ARMS, which is also known as allele-specific amplification (ASA), can be used to screen for any known point mutation.[16,17] However, due to its requirement of a high-quality primers, it is difficult to design an appropriate multiple ARMS detection system. Therefore, the design of the ARMS primers is key to the success of this experiment (shown in Table 1 and Fig. 1). First, the ARMS primers must amplify normal and mutation loci specifically. To ensure the specificity of the ARMS primers, we introduced bases that did not match the human DNA sequence into the primer sequence (the bold bases in the primer sequences) to prevent nonspecific amplification. Second, because each system needs to detect 3 or 4 different PCR products, primers must be designed that produce PCR amplification products of different lengths so that they can be distinguished by their Tm values. In addition, primer N95_up has 4 more bases than primer M95_up and introduces a base that does not match the DNA sequence. This design was used not only to increase the Tm value of the normal amplification product but also to avoid nonspecific amplification caused by high-temperature annealing. Furthermore, agarose gel electrophoresis analysis is required for traditional ARMS-based testing; this requirement makes the method more cumbersome to use. To develop the multiloci detection capability and the more convenient detection technology of ARMS, we combined ARMS technology with MC technology so that each system could simultaneously amplify and evaluate 3 normal or mutation loci. MC technology was used to distinguish and detect the amplification products because this method can not only reduce the inconvenience of the agarose electrophoresis detection but also avoid the possible contamination of PCR amplification products caused by opening tubes.
When designing the primer systems, we added endogenous controls (control 1 and control 2) to mutation detection systems 1 and 3, respectively. These controls were mainly used to judge whether a lack of amplification was caused by the absence of a mutation or the absence of DNA. In the normal locus detection system, the amplified products serve as endogenous controls for each other because homozygous mutations were never present at the 3 loci simultaneously. Therefore, no additional endogenous control was added. In addition, as loci 1376 and 1388 differ by only 12 bases, we designed a single common upstream amplification product that could simultaneously detect normal or mutated alleles at loci 1376 and 1388.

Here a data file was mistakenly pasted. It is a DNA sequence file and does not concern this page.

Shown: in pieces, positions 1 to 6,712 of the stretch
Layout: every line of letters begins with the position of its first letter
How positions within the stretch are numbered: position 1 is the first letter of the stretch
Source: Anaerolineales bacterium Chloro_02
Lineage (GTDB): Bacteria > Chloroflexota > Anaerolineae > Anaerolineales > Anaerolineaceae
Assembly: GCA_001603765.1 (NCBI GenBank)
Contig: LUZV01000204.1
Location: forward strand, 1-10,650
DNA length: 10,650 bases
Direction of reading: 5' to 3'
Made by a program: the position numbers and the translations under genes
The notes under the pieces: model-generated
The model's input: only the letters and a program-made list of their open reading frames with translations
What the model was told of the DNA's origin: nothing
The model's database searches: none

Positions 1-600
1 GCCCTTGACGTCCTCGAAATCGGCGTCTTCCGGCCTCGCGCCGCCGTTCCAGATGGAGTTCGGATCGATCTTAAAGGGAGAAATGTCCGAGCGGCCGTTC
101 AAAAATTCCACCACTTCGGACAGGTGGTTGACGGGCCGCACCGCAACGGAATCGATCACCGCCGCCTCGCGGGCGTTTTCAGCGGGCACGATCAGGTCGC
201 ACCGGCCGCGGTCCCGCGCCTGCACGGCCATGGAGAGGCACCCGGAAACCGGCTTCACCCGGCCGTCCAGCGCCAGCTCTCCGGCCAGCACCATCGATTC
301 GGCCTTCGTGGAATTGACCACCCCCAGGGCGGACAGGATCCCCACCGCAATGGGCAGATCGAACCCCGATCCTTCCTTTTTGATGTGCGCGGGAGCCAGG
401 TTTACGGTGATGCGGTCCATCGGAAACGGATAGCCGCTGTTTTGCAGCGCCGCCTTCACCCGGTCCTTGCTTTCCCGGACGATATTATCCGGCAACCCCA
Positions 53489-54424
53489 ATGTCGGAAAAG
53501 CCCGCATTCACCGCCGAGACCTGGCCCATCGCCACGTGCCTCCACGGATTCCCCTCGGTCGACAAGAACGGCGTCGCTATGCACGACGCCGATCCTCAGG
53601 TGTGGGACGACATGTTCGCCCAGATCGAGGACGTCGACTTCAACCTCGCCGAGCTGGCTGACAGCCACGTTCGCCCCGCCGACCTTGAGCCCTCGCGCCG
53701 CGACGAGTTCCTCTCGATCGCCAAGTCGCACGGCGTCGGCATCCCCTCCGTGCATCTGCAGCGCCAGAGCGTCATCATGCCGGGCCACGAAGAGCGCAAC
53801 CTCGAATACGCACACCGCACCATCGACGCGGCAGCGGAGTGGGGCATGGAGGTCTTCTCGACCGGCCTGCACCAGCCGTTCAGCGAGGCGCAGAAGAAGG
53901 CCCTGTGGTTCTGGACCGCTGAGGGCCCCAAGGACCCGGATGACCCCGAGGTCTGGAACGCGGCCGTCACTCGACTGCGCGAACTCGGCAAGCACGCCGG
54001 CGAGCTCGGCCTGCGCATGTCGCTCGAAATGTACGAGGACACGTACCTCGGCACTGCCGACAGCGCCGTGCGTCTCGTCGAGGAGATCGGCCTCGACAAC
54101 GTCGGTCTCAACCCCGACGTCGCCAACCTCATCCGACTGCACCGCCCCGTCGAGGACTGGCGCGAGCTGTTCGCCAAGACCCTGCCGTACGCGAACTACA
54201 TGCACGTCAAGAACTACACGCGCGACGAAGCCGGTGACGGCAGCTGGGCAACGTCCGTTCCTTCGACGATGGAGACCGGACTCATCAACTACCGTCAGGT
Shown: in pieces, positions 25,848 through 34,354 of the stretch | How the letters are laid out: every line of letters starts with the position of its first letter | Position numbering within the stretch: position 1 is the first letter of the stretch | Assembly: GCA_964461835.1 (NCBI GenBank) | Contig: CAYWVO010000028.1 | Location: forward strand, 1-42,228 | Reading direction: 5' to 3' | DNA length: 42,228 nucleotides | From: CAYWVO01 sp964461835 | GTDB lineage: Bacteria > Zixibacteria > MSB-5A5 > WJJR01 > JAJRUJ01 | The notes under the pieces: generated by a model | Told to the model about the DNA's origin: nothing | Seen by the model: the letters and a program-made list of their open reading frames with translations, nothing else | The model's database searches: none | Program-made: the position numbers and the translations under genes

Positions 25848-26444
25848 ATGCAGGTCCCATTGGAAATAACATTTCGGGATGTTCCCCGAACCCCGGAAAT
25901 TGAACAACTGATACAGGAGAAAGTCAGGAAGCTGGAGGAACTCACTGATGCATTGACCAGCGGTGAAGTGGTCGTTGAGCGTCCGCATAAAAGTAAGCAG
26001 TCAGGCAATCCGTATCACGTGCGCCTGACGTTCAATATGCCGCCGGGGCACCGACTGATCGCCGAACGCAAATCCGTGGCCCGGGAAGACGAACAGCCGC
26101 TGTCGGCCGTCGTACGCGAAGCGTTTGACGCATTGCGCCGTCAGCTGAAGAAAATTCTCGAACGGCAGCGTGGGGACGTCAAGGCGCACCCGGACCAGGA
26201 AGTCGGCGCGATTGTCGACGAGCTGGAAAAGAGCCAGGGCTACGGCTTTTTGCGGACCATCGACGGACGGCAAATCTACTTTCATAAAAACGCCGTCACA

Although male and female samples were tested in the same ways, the focus of testing is different. Because there is only 1 X chromosome, without any corresponding allele, male samples are hemizygotes. Thus, the reaction systems 1 and 3 are sufficient to detect the presence of a mutation at one of the investigated loci. For female samples, as there are 2 X chromosomes, it is necessary to differentiate between homozygosity and heterozygosity. Thus, systems 2 and 4 must be used to detect normal alleles, whereas system 1 and system 3 are used to detect mutations.
Compared with the traditional ARMS, HRM, and dot-blot hybridization methods, the ARMS-MC method established in this experiment has the following advantages: single-tube multiloci detection has been achieved in this experiment; that is, a single tube can detect mutations at 3 loci, and 2 tubes can detect mutations at 6 loci. The detection efficiency is greatly improved. As the detection involves continuous PCR amplification and melting curve analysis, the PCR detection process takes only 2 hours to complete. A high degree of automation has been achieved for detection. Cumbersome hybridization steps are not required, which avoids contamination in the laboratory, and the machine automatically obtains the detection result. These advantages are even more obvious for large-sample screening.
The experiment results showed that ARMS-MC analysis could rapidly and conveniently detect the 6 most common G6PD mutations in Chinese people and distinguish hemizygous, heterozygous, and homozygous mutations. Therefore, this method can not only detect the common G6PD mutations but also provide a means to rapidly rule out these mutations when screening for rare or unknown mutations.
Conceptualization: Zuqian Fan, Lei Sun.
Data curation: Guosheng Huang, Zhijian Pan, Weijun Tang.
Formal analysis: Lin Fang.
Funding acquisition: Lei Sun.
Investigation: Zuqian Fan, Tian Hu.
Methodology: Zuqian Fan, Xunjin Weng, zhao Long, Lei Sun.
Project administration: Lei Sun.
Software: Qiongying Fan.
Validation: Xunjin Weng, Yongxia Huang.
Writing – original draft: Lei Sun.
Writing – review & editing: Ju Long.
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Keywords:Copyright © 2018 The Authors. Published by Wolters Kluwer Health, Inc. All rights reserved.
DNA mutational analysis; glucosephosphate dehydrogenase deficiency; neonatal screening; point mutation; transition temperature